- older age
- residence in a long-term care facility
- male sex
- presence of comorbidities
- cardiovascular disease
- chronic respiratory disease
- chronic kidney disease
- sickle cell disease
- solid organ transplant
- cerebrovascular disease
- chronic liver disease
- metabolic dysfunction-associated fatty liver disease
- autoimmune disease
- vitamin D deficiency
- air pollution
- climate and latitude
- residence in urban or deprived areas
- ACE inhibitor/angiotensin-II receptor antagonist use
- statin use
- proton-pump inhibitor use
- HIV infection
- Down syndrome
- children with certain underlying conditions
- blood group A
- gut dysbiosis
- real-time reverse transcription polymerase chain reaction (RT-PCR)
- pulse oximetry
- comprehensive metabolic panel
- blood glucose level
- coagulation screen
- cardiac biomarkers
- serum C-reactive protein
- serum erythrocyte sedimentation rate
- serum lactate dehydrogenase
- serum interleukin-6 level
- serum procalcitonin
- serum ferritin level
- serum amyloid A level
- serum creatine kinase and myoglobin
- blood and sputum cultures
- chest x-ray
Consultant and Honorary Senior Lecturer in Infectious Diseases
Royal Liverpool University Hospital and Liverpool School of Tropical Medicine
NJB is partially supported by the National Institute of Health Research Health Protection Unit (NIHR HPRU) in Emerging and Zoonotic Infections at University of Liverpool in partnership with Public Health England (PHE), in collaboration with Liverpool School of Tropical Medicine. He is affiliated with Liverpool School of Tropical Medicine. The views expressed are those of the author and not necessarily those of the NHS, the NIHR, the Department of Health, or PHE.
Senior Clinical Lecturer and Defence Consultant in Infectious Diseases
Royal Liverpool University Hospital and Liverpool School of Tropical Medicine
TEF is a consultant/expert panel member to the World Health Organization, and is funded by the UK Surgeon General, the NHS, and Liverpool School of Tropical Medicine. TEF is partially supported by the National Institute of Health Research Health Protection Unit (NIHR HPRU) in Emerging and Zoonotic Infections at University of Liverpool in partnership with Public Health England (PHE), in collaboration with Liverpool School of Tropical Medicine. He is affiliated with Liverpool School of Tropical Medicine. He has received research grants from the Wellcome Trust, Medical Research Council, and the UK Public Health Rapid Support Team (UK-PHRST). The views expressed are those of the author and not necessarily those of the NHS, the NIHR, the Department of Health, or PHE.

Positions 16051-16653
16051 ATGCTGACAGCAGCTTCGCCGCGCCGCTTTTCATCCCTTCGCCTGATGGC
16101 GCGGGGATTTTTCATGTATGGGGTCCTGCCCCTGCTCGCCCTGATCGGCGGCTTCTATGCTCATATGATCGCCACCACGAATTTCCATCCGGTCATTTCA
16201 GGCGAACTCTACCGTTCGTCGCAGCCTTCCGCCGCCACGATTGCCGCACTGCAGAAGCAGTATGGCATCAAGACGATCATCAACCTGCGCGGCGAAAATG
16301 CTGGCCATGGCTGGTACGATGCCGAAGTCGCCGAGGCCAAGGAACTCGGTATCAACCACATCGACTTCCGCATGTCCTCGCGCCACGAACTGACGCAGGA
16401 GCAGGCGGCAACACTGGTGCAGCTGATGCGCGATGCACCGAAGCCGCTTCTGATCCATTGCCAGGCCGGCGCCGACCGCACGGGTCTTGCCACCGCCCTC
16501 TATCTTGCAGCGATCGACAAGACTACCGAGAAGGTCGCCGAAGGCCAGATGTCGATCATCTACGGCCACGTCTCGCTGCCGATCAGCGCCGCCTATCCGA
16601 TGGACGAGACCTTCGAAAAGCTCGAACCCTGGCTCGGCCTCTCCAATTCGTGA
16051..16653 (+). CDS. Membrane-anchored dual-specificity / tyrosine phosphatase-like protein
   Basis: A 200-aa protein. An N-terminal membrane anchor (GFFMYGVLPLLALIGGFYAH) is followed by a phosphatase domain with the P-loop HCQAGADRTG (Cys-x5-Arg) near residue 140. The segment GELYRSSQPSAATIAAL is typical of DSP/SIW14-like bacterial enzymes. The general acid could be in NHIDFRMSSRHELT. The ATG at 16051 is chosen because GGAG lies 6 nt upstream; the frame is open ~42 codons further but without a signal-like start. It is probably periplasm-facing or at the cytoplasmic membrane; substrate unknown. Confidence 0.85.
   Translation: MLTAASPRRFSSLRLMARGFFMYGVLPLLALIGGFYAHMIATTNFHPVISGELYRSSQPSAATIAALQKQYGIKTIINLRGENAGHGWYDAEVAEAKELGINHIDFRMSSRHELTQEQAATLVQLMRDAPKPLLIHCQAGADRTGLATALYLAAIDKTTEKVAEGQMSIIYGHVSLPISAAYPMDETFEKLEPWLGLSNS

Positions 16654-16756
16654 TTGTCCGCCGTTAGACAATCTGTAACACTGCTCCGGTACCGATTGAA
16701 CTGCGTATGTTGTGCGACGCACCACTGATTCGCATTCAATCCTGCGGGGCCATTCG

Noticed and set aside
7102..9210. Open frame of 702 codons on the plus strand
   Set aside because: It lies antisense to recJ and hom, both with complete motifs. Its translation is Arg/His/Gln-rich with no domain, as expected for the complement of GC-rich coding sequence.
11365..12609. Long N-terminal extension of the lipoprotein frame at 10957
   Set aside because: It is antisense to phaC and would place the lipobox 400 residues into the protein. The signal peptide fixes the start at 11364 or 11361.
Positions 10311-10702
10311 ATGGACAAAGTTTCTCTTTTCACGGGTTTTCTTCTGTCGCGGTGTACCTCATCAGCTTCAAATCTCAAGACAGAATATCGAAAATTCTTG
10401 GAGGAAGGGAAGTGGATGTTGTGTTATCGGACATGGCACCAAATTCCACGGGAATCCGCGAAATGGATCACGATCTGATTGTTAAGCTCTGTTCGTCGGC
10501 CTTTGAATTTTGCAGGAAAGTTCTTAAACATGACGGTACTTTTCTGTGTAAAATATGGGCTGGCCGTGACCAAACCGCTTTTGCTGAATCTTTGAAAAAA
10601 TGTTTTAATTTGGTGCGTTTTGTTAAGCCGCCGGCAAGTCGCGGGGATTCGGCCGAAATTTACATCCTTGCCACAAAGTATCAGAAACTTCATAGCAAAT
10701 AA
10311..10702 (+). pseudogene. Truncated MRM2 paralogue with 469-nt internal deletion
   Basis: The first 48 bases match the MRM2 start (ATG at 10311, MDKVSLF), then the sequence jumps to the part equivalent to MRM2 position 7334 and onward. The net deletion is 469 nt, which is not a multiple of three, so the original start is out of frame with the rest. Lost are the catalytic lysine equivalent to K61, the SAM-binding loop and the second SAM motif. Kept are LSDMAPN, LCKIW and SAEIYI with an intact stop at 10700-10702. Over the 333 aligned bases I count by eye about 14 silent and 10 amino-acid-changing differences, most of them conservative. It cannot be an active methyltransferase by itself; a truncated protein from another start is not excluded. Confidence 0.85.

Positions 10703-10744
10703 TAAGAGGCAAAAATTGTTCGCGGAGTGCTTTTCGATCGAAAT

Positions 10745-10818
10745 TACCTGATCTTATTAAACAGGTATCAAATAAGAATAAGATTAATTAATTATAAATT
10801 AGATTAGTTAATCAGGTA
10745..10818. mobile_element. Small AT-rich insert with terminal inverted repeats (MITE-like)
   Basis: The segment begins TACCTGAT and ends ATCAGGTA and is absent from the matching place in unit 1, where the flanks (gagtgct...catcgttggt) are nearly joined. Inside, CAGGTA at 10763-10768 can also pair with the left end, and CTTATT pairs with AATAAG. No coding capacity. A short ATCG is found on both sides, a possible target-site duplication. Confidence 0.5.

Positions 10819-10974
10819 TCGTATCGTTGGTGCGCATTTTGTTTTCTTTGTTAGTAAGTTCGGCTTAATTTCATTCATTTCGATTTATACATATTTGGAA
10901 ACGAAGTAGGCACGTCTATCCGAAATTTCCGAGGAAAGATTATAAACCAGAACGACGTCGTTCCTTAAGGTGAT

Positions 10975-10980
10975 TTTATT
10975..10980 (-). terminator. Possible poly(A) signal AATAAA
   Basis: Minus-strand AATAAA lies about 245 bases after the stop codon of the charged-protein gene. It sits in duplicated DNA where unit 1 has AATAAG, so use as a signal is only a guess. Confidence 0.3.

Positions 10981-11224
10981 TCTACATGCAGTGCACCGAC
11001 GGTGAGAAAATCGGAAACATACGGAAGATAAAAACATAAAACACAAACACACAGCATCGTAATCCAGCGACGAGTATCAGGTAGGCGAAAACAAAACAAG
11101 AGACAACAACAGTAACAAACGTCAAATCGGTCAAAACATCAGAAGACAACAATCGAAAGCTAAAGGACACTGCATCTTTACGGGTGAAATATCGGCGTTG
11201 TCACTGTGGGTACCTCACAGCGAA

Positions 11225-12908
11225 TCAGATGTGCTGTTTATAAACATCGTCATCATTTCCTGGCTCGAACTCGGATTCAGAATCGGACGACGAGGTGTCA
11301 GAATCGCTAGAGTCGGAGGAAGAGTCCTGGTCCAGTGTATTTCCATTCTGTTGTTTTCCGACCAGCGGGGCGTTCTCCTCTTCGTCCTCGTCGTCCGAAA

H. Barrie Fairley Professor of Critical Care
University Health Network and Interdepartmental Division of Critical Care Medicine
Clinical Epidemiology and Health Care Research
Institute of Health Policy, Management and Evaluation
Dalla Lana School of Public Health
University of Toronto
Tory Trauma Program
RF declares that he has no competing interests.
Division of Infectious Diseases and International Health
University of Virginia
WAP declares that he has no competing interests.
The Fifth Medical Center of PLA General Hospital
Clinical Division and Research Center of Infectious Disease
XZ declares that he has no competing interests.
Associate Professor in Medicine
Department of Clinical Microbiology and Infectious Diseases
Hadassah Hebrew University Medical Center
RNP has received research grants from US-Israel Binational Science Foundation, Hebrew University, Rosetrees Trust, and SpeeDx. He is chair of the European Society of Clinical Microbiology and Infectious Diseases (ESCMID) Study Group for Mycoplasma and Chlamydia Infections (ESGMAC). RNP is a consultant for and has stocks in eDAS Healthcare. He is also chairperson of the Israeli Society for Infectious Diseases guidelines committee.